Serious devaluation needed in Venezuela amidst large fiscal deficit
Experts remarked that the country "cannot put up with additional isolated economic measures"
They explained that the gap between income and expenditure stands at 17% of the gross domestic product (GDP). Likewise, Venezuela's debt is escalating rapidly, so the country will have no other choice but to devaluate its currency to obtain more bolivars per each petrodollar.
"Based on Venezuela's background, high debt and fiscal imbalance are usually corrected by implementing a serious devaluation of the local currency, and 2013 will not be an exception."
The economists believe that "although the Government may be able to keep unchanged the forex rate at VEB 4.30 per US dollar for some cases, the second preferential forex rate (for operations through the Transaction System for Foreign Currency Denominated Securities, Sitme) will have to be subject to an adjustment of at least 70%. This will certainly have an impact both on spending and inflation."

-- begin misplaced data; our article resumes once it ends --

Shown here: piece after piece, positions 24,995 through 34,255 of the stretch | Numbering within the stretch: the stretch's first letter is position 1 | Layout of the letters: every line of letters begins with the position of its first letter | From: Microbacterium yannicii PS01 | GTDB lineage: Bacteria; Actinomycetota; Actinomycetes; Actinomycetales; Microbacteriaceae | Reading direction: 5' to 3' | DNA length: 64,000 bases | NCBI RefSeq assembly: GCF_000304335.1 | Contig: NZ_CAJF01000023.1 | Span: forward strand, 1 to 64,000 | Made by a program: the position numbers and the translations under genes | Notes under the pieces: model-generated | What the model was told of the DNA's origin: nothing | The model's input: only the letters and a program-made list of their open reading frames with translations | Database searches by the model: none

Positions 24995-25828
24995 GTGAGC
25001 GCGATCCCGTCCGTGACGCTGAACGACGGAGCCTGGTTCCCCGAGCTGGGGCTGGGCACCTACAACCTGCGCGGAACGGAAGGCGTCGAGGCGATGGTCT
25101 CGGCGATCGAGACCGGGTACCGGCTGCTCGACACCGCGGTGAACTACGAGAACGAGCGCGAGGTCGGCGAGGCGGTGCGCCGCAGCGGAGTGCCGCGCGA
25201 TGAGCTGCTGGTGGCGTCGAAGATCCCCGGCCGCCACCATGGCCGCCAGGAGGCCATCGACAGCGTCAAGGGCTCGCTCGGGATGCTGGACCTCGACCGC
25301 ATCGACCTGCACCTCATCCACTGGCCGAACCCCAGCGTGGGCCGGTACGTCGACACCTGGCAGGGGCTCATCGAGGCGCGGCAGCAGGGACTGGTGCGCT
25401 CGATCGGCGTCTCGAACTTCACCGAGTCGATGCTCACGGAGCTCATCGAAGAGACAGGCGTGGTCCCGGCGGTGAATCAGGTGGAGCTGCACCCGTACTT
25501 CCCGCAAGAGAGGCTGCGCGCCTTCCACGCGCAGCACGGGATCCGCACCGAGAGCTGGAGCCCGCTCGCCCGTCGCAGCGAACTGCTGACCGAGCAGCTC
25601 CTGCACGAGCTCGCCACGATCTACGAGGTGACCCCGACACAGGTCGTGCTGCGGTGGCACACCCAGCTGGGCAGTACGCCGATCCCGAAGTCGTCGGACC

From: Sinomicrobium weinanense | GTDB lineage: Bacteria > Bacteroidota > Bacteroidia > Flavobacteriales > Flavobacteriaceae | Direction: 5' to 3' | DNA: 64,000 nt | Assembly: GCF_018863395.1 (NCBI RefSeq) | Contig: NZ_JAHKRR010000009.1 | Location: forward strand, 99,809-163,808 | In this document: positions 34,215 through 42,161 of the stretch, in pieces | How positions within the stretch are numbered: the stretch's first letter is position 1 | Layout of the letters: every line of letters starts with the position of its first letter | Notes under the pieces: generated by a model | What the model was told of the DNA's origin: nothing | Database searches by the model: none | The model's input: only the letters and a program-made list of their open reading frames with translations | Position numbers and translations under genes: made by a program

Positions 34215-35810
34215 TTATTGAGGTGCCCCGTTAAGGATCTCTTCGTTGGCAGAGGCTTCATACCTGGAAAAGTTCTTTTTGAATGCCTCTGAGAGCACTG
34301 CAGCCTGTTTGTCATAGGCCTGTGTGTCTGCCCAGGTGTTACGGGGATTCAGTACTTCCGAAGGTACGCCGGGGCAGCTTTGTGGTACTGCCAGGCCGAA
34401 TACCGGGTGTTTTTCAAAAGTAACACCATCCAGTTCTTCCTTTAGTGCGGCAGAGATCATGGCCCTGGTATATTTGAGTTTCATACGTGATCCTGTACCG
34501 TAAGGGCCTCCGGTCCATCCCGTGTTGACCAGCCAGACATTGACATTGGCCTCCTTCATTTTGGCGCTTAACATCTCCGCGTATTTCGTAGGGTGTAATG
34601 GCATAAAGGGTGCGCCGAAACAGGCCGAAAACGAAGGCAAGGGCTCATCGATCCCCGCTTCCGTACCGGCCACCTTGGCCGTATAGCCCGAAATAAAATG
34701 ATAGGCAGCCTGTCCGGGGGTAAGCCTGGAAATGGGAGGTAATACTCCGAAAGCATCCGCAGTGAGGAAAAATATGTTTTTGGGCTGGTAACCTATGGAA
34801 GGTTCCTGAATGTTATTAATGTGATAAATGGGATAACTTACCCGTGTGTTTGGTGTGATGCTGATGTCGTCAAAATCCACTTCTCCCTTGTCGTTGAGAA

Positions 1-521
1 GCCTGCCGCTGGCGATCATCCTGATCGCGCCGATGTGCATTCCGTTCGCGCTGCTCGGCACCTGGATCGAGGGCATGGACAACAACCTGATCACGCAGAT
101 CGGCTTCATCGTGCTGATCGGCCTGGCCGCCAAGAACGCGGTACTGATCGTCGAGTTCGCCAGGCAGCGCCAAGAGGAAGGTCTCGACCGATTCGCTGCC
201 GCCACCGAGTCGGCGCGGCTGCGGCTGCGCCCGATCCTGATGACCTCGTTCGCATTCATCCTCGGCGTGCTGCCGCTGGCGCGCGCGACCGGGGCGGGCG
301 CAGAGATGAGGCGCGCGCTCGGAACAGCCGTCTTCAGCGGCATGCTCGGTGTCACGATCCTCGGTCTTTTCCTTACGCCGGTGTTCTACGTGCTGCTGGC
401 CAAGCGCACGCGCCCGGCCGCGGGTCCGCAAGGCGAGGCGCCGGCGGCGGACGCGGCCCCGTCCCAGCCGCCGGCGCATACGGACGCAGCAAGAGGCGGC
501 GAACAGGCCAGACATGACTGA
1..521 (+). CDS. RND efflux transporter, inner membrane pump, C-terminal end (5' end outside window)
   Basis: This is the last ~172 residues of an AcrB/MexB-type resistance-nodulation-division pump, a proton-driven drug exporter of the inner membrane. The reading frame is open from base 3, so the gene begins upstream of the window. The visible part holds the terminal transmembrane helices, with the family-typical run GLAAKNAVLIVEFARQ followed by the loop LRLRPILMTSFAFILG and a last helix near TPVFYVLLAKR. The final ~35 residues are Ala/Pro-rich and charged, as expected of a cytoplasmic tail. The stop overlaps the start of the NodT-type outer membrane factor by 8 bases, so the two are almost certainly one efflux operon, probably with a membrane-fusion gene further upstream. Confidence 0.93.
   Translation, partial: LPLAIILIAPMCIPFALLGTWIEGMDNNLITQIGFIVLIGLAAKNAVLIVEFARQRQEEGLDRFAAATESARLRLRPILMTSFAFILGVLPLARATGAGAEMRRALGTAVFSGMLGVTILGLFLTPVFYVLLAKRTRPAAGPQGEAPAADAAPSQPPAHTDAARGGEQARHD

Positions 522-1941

"Thus, it is very unlikely to see a 6% economic growth in 2013 in parallel with a 12% inflation rate as estimated by the Government. On the contrary, considering the fiscal and forex adjustment, in 2013 the economy may decelerate remarkably, and inflation may be above that in 2012, near 25%," the group of experts estimated.
The report points out, "Venezuela cannot put up with additional isolated economic measures. The circumstances call for immediate implementation of an economic program to cope with the fiscal deficit decidedly, to correct the serious imbalance in the forex market, to reduce the inflationary management of the national budget, to restore confidence, and encourage domestic production."
Translated by Jhean Cabrera
As late as Tuesday, February 25, there was some visible response from Gabriela Ramírez's office. Representatives of the Office of the Ombudswoman would visit independent human rights watch groups to find what happened in connection with repression of protests. That day, they visited NGO Provea. The next day, they met with the attorneys of NGO Venezuelan Criminal Forum. They pursued specific data because -they argued- no claims of human rights violations of demonstrators had been filed with the Office of the Ombudswoman.